New Books at the APRL, March 2018

APRL acquisitions, March 2018. To request loans, copies, or scans, or to search our catalog, visit the APRL website.

Adema, Kees; Groeneveld, Jeffrey. The paper trail: World War II in Holland and its colonies as seen through mail and documents (London [Great Britain]: Royal Philatelic Society London, 2018).[IP67522]

Baer, Martin. CH perfins: Die privat Gelochten Marken der Schweiz = Les timbres perfores privees de Suisse = The private perfins of Switzerland (Zürich: Martin Baer, 1998). [G6041 .P438 B14c 1998]

Barrett, Rick. Buffalo cinderellas: the gentleman, the huckster and the Pan American Exposition (Houston, TX: Rick Barrett Publishing, 2018). [HE6184 .E96 B27b 2018]

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A Stamp For The Neighborhood

PBS WQED Television Studios in Pittsburgh, PA

One of the benefits of being fortunate enough to work here at the APRL is that every once in a while an opportunity comes along to attend an event that is truly unique to the world of philately. One such opportunity came recently with the chance to attend the Mister Rogers first day ceremony this past Friday, March 23, at the WQED-TV PBS Studios in Pittsburgh, Pennsylvania.

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Postal History: Alive and Well in West Chester, PA

Chester County Historical Society building in downtown West Chester, PA

This past weekend I had the opportunity to attend an informative lecture about the postal history between Canada and the United States during the Civil War. The talk was titled “Canada – British North America (B.N.A.) Union and Confederate Postal Cross Border Correspondence during the U.S. Civil War” and was given by prominent B.N.A. philatelist and award winning exhibitor Ron Majors. The talk marked one in a series of postal history lectures organized by APS member and noted postal historian Bill Schultz in conjunction with an extraordinary exhibit concerning postal history titled “You’ve Got Mail!” currently on display at the Chester County Historical Society Museum (http://www.chestercohistorical.org/) in downtown West Chester, PA from November 24, 2017 through April 28, 2018.

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Resource of the Month – Barefoot Revenue Catalogs

One of the more diverse collecting interests within philately in recent years, whose popularity initially waned after the first World War, are stamps not normally listed in some of the more recognized stamp catalogs such as Stanley Gibbons and Michel. Revenue stamps, also known as fiscal or tax stamps, are stamps used to collect taxes and fees for a variety of goods and services by governments, either national or local, or by other official bodies.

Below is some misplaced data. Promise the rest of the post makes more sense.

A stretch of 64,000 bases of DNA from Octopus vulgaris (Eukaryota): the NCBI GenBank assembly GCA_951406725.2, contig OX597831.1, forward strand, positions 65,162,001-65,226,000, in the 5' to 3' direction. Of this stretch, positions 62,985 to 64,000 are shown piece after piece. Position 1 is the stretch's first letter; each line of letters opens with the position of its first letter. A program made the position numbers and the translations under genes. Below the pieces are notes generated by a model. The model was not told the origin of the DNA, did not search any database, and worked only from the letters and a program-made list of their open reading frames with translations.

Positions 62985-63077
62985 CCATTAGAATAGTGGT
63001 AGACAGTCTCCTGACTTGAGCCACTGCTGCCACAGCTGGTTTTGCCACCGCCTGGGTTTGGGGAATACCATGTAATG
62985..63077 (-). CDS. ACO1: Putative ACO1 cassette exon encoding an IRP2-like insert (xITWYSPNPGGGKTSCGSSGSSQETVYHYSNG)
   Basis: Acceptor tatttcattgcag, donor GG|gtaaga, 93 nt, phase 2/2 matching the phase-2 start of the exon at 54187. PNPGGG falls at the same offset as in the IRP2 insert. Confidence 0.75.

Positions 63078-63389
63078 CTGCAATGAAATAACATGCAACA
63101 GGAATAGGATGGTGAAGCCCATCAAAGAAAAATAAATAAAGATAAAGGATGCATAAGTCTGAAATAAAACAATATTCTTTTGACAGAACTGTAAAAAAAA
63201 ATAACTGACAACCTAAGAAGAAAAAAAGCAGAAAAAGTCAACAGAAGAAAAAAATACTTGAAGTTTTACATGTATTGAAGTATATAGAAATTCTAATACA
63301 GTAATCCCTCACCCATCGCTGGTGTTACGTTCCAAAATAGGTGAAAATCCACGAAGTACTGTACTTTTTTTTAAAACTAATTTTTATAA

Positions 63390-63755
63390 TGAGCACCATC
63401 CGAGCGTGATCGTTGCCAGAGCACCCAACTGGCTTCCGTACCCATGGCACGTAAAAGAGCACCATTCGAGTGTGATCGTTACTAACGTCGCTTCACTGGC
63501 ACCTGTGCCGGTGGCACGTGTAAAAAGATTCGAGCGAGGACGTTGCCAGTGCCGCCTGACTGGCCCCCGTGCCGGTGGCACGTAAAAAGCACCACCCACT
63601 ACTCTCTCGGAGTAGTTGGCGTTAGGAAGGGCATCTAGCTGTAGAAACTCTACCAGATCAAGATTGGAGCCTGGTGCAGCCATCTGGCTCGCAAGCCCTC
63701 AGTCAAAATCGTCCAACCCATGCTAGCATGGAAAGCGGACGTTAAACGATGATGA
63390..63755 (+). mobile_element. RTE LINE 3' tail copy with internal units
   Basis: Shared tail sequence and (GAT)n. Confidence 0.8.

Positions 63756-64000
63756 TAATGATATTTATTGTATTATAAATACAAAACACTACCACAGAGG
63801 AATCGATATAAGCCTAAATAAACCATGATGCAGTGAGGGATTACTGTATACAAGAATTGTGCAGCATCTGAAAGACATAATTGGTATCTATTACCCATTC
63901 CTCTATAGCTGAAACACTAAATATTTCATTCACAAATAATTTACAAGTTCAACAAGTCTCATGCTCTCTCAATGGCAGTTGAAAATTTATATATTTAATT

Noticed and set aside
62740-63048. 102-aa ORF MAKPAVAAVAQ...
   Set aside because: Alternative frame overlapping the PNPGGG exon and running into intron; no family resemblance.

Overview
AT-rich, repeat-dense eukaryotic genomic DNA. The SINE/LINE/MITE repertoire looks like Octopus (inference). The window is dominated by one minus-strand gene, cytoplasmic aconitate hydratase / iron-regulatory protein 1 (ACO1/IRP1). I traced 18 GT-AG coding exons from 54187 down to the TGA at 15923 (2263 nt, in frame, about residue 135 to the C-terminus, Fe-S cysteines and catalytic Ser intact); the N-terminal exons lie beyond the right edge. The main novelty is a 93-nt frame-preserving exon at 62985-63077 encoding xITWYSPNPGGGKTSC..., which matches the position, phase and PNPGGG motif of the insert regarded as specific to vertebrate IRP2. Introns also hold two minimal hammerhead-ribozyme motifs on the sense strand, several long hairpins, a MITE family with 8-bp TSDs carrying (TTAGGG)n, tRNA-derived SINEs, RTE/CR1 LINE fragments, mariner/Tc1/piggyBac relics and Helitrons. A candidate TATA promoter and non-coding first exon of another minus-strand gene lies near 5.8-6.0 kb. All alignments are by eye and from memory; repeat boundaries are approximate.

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New Books at the APRL, February 2018

APRL acquisitions, February 2018. To request loans, copies, or scans, or to search our catalog, visit the APRL website.

Ali , Mohammed Nazir. Stamp Collector (Lahore, Pakistan) (Lahore, Pakistan: Mohammed Nazir Ali, [1957]). [JOURNAL Stamp Collector (Lahore, Pakistan)]

Beleck, Marvin A. Noted Jewish people of the world on stamps: a collection of stamps issued by over 95 countries in the world (Fort Worth, Texas: Marvin A. Beleck, 2017). [IP67409]

Corinphila Auktionen AG. Classic India & Scinde 1600-1858: Die Jochen Heddergott Sammlung = The Jochen Heddergott collection (Zurich, Switzerland: Corinphila Auktionen AG, 2010). [IP67406]

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Fiction with Philatelic Themes

Before I started working at the APRL in December, the majority of my knowledge about stamp collecting came from Terry Pratchett’s book, Going Postal. As a teenager I was a huge fan of Pratchett’s humorous fantasy books set in the fictional Discworld, and Going Postal was one of my favorites. When I arrived at the APRL I was glad to see that the book was included in the library’s collection.

The story of Going Postal concerns Moist van Lipwig, a con artist who receives a job as the Postmaster General of the non-functional Ankh-Morpork Postal Service. As postmaster general, Moist introduces postage stamps, delivers decades of undelivered mail, and competes with a visual telegraph company. The following excerpt is a conversation between Moist van Lipwig and his employee Stanley Howler (likely named after Stanley Gibbons) after Moist invents the first postage stamps. Continue reading “Fiction with Philatelic Themes”